Sen. Joe Manchin (D-W.Va.) said Wednesday he’s reached a deal with Senate Majority Leader Chuck Schumer (D-N.Y.) on a sweeping $740 billion package to increase taxes on the wealthy and invest in climate and health care while also reducing the deficit.
The agreement, now dubbed the Inflation Reduction Act, has the blessing of the White House and rescues much of the Democratic domestic policy agenda from the trash heap Manchin seemed to put it in just two weeks ago.
“Rather than risking more inflation with trillions in new spending, this bill will cut the inflation taxes Americans are paying, lower the cost of health insurance and prescription drugs, and ensure our country invests in the energy security and climate change solutions we need to remain a global superpower through innovation rather than elimination,” Manchin said in a lengthy statement.
The deal took official Washington by surprise – Manchin has been at home in West Virginia this week recovering from COVID-19, and Democrats seemed set to accept a smaller health-care focused offer from Manchin. On Wednesday night, Republicans were seething over the deal’s timing while Democrats scrambled to figure out its contents.
Democrats are racing to pass the measure before the Senate leaves town for its annual monthlong recess in order to stave off health insurance premium increases that are scheduled to kick in that month. House Democrats have indicated they’re prepared to come back from their own August recess to pass a reconciliation bill.
Final details or text of the legislation were not yet available, but Schumer and Manchin outlined the broad strokes of the agreement.
The proposal would raise $740 billion by instituting a 15% minimum corporate tax rate; beefing up the Internal Revenue Service’s enforcement of tax laws on the ultra-wealthy; narrowing the carried interest loophole, which allows hedge fund managers and other wealthy investors to pay lower taxes; and requiring Medicare to negotiate the prices of some drugs directly with manufacturers, leveraging the social insurance program’s massive buying power to wring savings from drugmakers.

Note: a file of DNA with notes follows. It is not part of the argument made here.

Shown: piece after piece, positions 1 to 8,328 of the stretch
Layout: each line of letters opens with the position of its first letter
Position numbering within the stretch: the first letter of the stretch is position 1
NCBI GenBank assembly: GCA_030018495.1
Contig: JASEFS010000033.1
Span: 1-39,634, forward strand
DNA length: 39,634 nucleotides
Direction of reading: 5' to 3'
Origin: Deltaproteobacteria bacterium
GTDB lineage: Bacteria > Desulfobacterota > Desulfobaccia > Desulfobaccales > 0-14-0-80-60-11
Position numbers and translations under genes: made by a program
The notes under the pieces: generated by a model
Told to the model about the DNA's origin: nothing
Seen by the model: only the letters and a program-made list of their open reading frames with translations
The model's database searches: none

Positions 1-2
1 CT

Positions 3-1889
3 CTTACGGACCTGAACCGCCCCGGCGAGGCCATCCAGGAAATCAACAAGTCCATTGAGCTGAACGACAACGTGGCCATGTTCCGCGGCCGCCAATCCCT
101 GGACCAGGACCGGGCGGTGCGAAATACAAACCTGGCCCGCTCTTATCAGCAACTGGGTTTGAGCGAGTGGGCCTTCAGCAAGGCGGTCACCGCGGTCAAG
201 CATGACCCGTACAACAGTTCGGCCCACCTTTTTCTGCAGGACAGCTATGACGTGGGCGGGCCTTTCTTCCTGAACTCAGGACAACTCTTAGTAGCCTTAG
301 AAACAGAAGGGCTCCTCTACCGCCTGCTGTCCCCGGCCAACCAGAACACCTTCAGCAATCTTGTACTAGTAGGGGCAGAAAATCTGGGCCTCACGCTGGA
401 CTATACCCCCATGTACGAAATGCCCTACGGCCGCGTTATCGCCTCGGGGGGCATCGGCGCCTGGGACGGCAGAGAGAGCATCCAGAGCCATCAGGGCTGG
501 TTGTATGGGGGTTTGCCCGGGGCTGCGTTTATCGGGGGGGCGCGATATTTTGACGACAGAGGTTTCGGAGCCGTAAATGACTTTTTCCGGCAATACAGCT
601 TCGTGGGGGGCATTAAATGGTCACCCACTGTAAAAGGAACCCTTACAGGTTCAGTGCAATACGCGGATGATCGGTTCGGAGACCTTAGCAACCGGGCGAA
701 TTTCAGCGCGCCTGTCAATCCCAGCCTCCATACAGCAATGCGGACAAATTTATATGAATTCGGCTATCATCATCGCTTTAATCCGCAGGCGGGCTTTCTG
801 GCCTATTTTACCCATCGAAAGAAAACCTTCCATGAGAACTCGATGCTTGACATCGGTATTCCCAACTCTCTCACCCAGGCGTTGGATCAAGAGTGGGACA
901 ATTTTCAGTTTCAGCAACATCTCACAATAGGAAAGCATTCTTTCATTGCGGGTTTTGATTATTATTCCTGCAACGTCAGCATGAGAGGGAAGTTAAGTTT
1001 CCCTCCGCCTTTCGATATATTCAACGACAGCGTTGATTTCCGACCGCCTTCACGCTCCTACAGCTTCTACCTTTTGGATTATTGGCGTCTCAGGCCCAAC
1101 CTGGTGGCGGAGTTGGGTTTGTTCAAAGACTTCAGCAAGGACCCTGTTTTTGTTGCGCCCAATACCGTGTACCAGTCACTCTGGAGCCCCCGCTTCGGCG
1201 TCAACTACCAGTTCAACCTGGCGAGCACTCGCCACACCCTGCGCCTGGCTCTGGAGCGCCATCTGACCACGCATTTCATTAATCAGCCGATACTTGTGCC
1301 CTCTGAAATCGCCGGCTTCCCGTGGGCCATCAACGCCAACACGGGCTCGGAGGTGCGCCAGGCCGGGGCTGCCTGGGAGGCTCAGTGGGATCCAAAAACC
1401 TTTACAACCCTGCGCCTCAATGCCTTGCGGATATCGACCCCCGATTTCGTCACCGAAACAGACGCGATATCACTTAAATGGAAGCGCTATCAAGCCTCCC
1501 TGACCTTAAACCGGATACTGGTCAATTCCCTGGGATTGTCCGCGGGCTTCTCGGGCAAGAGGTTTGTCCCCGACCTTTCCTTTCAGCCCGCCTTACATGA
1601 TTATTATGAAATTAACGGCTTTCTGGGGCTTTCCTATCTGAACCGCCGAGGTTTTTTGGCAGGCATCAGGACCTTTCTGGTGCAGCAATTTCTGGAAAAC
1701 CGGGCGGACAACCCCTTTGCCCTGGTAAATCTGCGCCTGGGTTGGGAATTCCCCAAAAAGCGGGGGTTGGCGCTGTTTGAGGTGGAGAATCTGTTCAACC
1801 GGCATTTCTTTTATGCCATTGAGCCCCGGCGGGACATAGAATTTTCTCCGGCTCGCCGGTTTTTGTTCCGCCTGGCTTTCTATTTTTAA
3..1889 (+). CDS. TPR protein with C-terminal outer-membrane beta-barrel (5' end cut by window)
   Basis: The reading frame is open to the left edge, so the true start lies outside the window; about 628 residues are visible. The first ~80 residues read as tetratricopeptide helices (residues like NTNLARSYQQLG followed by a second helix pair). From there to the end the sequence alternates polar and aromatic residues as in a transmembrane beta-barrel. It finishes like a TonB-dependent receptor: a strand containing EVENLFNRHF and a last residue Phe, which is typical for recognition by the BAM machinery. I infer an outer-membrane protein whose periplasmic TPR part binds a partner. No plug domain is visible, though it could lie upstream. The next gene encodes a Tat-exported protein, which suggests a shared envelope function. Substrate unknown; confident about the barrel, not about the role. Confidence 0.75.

It then spends a historic $369 billion on “energy security and climate change,” which Democrats say will be enough to cut carbon emissions in the United States by 40% before 2030, and puts $64 billion toward extending subsidies for the Affordable Care Act for three years. The remaining $300 billion will go toward reducing the deficit, a priority for Manchin.
The new proposal would also cap a Medicare patient’s out-of-pocket expenses at $2,000 per year.
The bill’s passage is not yet a sure thing. It’s unclear if the Senate Democrats’ other moderate standout, Kyrsten Sinema (Ariz.), will support the legislation. And a group of House Democrats from New York and New Jersey have said they’ll refuse to support any deal that doesn’t restore the federal tax deduction for paying state and local income taxes.
Manchin explicitly rules out restoring the deduction in his statement: “Our tax code should not favor red state or blue state elites with loopholes like SALT,” he said, referring to the deduction by an acronym.
Republicans are expected to line up against the legislation, so Democrats will need the support of all 50 senators and can only lose the backing of four members of the House.
“Senate Democrats can change the name of Build Back Broke as many times as they want, it won’t be any less devastating to American families and small businesses,” said Sen. John Cornyn (R-Texas), referring to Biden’s “Build Back Better” plan.
The plan is also expected to generate fierce opposition from the U.S. Chamber of Commerce and other business lobbyists.
The legislation remains far smaller than the $4 trillion Build Back Better plan that President Joe Biden initially unveiled in the spring of 2021, and many of its potentially game-changing proposals ― tuition-free community college, subsidies for child care and an expanded monthly child tax credit ― have been thrown aside.
But Democrats, facing a midterm election this fall shaped by Biden’s low approval ratings and high inflation, are likely to jump at the deal.
“This is the action the American people have been waiting for. This addresses the problems of today ― high health care costs and overall inflation ― as well as investments in our energy security for the future,” Biden said in a statement endorsing the proposal.
The agreement is also a win for the United States on the global stage. The 15% minimum corporate tax rate means companies like Amazon will pay 15% in taxes regardless of what tax credits and deductions they get ― a priority for Treasury Secretary Janet Yellen, who negotiated a global deal to implement a minimum rate and limit the power of international tax havens.
And the climate investments should help the United States gain credibility as it negotiates global deals to limit carbon emissions.
The announcement of the deal notably came just hours after the Senate passed a bill to subsidize U.S.-made semiconductor chips, a bipartisan win for the White House.
Senate Minority Leader Mitch McConnell (R-Ky.) had threatened that the semiconductor bill would be dead if Democrats didn’t drop a reconciliation deal.
And indeed, it had seemed like Democrats were done with reconciliation because of Manchin’s opposition ― until the semiconductor bill passed, and suddenly Manchin was on board.
Amanda Terkel contributed reporting.